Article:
Handling Problem Students in Online Schools

Teaching for online schools is not just different from an on ground version. Not only do they differ in the use or non use of technology; they differ in terms of social interaction. Remember, you do not have physical access to the student in online teaching. This has advantages and disadvantages. One arena that is drastically changed in online teaching is the handling of disciplinary problems. One way to approach this aspect of education is to identify types of discipline problems and compare the ways they would be handled on the ground and online.

Let us consider the withdrawn student. In a traditional class, this student would probably choose a seat in the back of the room and avoid being noticed by the teacher and other students. But in an online class, there is no back of the room. The student, however, may be just as passive and avoid participation. In a traditional class, the teacher could physically approach the student to establish rapport. So, given that rapport is an important factor in getting high participation, rapport will have to be established another way in online classes. This could be done electronically. So let us consider how this could play out in an online school.

Establishing Rapport in Online Classes

One way to begin is to acknowledge the student. You are limited in using proximity to the student to gain rapport. But there are other methods. Give the student honest praise for any contributions to the class. Even if the student is silent, you can still praise the student for showing up, having a good attendance or occasionally participating. You can encourage his peers to support her and to involve her in class activities. Once you have built some rapport with these oblique methods, you could then move on to more direct methods such as having a one on one conference on email. You could also set a time and date to have a chat room conference. This would have to be scheduled because in an online class one is usually operating synchronistically.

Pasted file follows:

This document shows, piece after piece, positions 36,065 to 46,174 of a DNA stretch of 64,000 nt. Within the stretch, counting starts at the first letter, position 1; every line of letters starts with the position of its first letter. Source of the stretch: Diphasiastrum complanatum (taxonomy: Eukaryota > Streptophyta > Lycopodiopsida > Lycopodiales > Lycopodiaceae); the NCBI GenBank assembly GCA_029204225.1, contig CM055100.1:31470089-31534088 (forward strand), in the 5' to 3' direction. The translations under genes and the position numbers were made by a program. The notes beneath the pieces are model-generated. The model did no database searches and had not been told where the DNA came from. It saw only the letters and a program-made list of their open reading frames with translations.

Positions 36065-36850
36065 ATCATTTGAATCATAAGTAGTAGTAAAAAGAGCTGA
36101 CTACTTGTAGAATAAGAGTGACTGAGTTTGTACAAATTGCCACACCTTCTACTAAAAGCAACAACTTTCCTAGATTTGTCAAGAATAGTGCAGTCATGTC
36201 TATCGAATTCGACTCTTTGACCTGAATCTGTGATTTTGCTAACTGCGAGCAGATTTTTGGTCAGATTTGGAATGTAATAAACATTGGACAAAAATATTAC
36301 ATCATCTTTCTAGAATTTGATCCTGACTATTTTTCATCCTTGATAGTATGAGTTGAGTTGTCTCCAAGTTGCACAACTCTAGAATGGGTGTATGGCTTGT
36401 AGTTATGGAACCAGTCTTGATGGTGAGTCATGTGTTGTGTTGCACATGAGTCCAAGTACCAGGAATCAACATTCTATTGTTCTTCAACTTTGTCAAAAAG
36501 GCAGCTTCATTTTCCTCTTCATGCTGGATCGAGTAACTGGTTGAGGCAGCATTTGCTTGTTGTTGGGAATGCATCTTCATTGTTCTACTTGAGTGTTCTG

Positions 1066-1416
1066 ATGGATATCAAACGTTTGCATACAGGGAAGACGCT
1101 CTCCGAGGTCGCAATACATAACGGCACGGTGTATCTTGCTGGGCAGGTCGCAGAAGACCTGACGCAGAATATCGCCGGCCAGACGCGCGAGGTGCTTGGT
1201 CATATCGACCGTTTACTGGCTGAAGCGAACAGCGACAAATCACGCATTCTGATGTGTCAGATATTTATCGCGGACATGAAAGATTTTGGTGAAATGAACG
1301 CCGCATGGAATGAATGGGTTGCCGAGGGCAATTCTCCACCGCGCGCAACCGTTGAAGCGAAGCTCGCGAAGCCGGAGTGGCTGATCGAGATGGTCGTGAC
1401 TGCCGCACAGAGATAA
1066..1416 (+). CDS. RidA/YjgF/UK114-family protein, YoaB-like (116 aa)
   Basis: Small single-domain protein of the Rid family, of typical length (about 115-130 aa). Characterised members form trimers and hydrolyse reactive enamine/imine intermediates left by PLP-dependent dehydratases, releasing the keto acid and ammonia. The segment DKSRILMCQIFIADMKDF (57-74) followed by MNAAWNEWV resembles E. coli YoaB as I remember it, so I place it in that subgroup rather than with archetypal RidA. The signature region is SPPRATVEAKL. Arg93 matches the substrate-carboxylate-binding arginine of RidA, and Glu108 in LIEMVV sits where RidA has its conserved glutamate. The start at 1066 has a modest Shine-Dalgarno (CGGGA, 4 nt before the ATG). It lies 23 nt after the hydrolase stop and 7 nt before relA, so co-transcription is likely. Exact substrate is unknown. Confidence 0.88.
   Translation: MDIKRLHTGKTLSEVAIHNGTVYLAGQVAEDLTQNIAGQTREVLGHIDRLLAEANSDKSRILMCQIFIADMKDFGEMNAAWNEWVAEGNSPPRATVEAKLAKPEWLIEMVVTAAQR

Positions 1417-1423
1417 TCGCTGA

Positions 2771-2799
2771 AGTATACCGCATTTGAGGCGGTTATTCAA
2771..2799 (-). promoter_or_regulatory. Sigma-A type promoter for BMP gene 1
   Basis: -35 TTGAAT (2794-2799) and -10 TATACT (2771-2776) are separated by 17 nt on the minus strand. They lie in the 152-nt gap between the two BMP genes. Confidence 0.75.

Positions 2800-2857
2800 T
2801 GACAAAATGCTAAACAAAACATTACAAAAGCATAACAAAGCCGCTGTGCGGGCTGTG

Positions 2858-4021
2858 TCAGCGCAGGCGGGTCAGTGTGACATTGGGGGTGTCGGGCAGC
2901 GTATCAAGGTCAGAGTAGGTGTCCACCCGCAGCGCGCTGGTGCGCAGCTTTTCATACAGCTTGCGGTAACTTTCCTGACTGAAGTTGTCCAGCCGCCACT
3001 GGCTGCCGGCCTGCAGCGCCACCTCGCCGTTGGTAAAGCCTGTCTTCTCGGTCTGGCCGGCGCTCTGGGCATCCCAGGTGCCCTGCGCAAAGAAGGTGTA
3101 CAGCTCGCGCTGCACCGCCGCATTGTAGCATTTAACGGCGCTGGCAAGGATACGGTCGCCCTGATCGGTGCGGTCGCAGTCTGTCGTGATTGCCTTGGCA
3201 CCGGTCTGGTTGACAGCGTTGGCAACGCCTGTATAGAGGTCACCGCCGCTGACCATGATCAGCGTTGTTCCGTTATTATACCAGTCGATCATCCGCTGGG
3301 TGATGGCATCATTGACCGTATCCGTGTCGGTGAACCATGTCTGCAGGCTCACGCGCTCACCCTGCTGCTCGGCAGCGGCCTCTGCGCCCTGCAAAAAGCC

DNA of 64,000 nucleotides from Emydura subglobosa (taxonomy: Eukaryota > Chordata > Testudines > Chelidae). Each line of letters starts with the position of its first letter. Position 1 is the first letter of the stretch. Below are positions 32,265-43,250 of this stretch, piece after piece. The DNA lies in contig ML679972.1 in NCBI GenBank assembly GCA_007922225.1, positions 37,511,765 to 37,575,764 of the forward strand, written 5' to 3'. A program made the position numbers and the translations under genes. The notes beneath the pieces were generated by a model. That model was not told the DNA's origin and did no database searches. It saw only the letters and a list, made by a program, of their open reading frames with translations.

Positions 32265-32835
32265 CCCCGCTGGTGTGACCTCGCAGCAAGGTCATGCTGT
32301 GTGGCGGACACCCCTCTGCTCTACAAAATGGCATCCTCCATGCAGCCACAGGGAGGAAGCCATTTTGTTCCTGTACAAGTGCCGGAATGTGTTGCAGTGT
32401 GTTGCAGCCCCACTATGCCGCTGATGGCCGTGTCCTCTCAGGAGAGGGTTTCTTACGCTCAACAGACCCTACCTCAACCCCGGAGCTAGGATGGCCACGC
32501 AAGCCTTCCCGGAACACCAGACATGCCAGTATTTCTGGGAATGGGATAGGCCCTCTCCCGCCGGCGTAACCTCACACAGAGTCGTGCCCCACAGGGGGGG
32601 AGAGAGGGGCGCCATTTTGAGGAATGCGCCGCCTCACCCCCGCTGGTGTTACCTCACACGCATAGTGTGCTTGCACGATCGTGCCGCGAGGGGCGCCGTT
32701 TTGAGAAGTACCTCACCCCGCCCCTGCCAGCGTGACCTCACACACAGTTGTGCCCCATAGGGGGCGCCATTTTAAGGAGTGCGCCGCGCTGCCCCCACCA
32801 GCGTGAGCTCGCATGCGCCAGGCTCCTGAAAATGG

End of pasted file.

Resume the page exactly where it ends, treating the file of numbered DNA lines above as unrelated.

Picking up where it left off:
Suppose, however, that the student is prone to use profanity and obscenity and verbally attacks other students and the instructor. He may even make physical threats. This requires immediate reaction. Make sure the student knows the rules and the consequences of violating the rules. Send him a copy of the rules in an email and ask for a response. If he ignores your statement then you will sequentially apply the rules. You can remove the offending words from his statements in class so that he does not inflame other students. If he continues, then you can call a three way conference including an administrator. If he is uncooperative, you may suspend or discharge the student with the agreed upon refund.

It is possible too that the student is deficient in computer skills and does not know how to navigate the system. This student may not be deficient in the course knowledge, but be unable to express her understanding because she does not understand how to navigate the system. The task here is to build up her confidence and to supply a tutorial system so she can catch up. Most online schools have special tutorial programs set up which will help the student who has a weak background in computer skills. Direct the student to these tutorial programs and couple this with follow up conferences with the student.

Medical Problems and Teaching Online Schools